Five years is a long time between visits and, wow, has Bangkok changed. It's still the noisy and chaotic city that makes a Los Angeles traffic jam look like a Sunday joy ride, but it is also a peaceful, spiritual place with serene Buddhist temples, historic colonial architecture and modern glass skyscrapers that are invariably home to shiny new shopping malls.
In the U.S. you would generally have to drag me kicking and screaming to a shopping mall, but in Bangkok the lure of these pristine shopping centers with diverse stores, an eclectic mix of products and much-coveted air conditioning, is too strong. In the past five years, it seems that every vacant block has been built on and the central business district is now back-to-back edifices of marble, steel and glass. They've even pulled down a few to make way for newer, bigger and better examples. Much to my sadness, the 1980's World Trade Centre on the corner of Ratchadamri and PloenChit Roads has been demolished and replaced with the massive Central World Plaza complex -- due for completion this month. Thankfully the appealing Zen department store that was in the World Trade Centre is being retained.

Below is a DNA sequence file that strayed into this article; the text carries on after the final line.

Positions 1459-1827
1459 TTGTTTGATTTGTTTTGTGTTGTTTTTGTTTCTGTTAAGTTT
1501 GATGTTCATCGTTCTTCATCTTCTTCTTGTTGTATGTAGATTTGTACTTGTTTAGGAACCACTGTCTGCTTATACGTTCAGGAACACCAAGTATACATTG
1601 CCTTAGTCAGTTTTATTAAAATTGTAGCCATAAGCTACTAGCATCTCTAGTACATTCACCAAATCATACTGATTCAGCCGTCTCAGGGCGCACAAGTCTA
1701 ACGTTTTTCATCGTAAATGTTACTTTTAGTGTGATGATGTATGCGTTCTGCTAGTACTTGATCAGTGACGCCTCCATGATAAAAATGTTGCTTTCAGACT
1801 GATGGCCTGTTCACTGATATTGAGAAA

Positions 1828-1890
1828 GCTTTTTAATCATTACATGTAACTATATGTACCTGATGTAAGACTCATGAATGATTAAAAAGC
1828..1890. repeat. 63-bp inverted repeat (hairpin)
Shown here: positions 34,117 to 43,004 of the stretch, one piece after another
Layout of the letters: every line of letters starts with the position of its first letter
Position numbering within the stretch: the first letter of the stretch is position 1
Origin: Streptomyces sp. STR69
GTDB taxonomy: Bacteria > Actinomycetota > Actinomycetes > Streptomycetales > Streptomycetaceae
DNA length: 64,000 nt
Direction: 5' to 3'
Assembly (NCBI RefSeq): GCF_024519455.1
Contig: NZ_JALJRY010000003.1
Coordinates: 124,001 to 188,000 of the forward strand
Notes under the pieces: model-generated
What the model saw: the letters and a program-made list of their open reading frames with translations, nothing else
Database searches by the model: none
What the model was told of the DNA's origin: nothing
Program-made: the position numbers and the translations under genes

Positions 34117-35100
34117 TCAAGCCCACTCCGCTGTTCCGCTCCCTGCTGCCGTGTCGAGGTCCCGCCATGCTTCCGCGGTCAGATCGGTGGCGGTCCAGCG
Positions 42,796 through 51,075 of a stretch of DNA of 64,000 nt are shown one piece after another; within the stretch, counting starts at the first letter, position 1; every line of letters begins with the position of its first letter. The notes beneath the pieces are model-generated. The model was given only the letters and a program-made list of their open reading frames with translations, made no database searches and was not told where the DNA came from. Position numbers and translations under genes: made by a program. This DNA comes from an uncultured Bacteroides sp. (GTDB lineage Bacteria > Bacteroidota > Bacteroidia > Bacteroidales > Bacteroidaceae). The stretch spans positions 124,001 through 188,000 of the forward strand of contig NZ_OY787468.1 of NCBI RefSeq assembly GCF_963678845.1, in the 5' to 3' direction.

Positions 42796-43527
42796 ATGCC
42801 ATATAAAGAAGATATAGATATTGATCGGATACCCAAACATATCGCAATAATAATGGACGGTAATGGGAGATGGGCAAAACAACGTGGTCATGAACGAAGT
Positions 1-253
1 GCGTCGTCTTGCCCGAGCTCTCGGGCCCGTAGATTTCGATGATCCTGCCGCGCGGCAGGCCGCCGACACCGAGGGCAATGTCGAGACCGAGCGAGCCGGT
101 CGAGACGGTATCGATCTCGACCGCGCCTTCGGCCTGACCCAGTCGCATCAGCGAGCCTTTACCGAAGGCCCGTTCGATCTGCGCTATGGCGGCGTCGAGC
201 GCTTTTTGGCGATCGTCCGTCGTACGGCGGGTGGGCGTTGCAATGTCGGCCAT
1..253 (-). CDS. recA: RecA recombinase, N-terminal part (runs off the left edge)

So why am I so enamoured with Bangkok's malls -- enough to write an entire article dedicated to their charms? The answer lies beyond the chain stores, fashion boutiques and quirky stalls (which are in themselves unique and fantastic) and in the form of the newly re-invented Thai food hall.
Food halls located in shopping centers in Bangkok put their U.S. counterparts to shame. With barely a KFC or Pizza Hut in sight, their food halls feature dozens of international gourmet selections, healthy alternatives and an abundance of choice. Most work on a system of swipe cards. What that generally means is that upon arrival at the food hall, you need to walk around the stalls, add up the prices of the items you would like, and then go to cashier and add that value to your card. Any unspent value can be refunded on the same day
My favourite has to be Mah Boon Krong on the corner of Rama I Road and Phayathai Road. Although the seven-floor shopping center itself is older than and not as glamorous as some of its neighbours (hence the fact that there are still lots of bargains to be had), the fifth floor is a diner's paradise. Called Fifth Avenue, it looks more like a slick designer restaurant that a mall, with architecturally designed fittings, funky leather seats and banquettes, day bed sofas, soft mood lighting and the cleanest bathrooms I saw in Thailand. It's the kind of place you could take a first date, or even your mother-in-law if you were trying to impress her. A live band plays music in the evenings and daytime meals are made more pleasurable with the sounds of cool jazz.